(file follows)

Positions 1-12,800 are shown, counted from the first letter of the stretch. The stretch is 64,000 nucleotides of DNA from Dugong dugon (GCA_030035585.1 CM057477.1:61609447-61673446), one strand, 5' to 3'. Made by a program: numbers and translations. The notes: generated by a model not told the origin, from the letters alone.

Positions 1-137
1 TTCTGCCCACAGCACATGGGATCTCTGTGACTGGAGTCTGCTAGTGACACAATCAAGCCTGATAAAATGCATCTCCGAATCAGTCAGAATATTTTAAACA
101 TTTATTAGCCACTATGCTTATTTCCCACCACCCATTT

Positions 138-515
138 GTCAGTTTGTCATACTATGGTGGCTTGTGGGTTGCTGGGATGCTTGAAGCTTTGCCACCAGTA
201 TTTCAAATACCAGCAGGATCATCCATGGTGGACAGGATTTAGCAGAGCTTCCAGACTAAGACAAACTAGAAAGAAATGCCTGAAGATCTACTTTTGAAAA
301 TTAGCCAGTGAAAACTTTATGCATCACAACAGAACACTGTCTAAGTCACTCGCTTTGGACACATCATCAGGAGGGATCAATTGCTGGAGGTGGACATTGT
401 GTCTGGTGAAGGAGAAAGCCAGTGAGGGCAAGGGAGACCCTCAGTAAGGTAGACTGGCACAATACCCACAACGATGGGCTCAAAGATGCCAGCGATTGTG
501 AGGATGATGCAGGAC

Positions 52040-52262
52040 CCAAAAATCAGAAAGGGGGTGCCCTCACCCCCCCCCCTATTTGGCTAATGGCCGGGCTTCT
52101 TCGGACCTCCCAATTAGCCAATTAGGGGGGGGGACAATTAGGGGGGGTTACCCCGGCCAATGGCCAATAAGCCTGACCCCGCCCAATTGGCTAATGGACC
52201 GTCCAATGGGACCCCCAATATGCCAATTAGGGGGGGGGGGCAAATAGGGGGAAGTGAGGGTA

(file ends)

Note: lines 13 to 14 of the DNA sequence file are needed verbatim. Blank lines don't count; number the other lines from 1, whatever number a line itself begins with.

52101 TCGGACCTCCCAATTAGCCAATTAGGGGGGGGGACAATTAGGGGGGGTTACCCCGGCCAATGGCCAATAAGCCTGACCCCGCCCAATTGGCTAATGGACC
52201 GTCCAATGGGACCCCCAATATGCCAATTAGGGGGGGGGGGCAAATAGGGGGAAGTGAGGGTA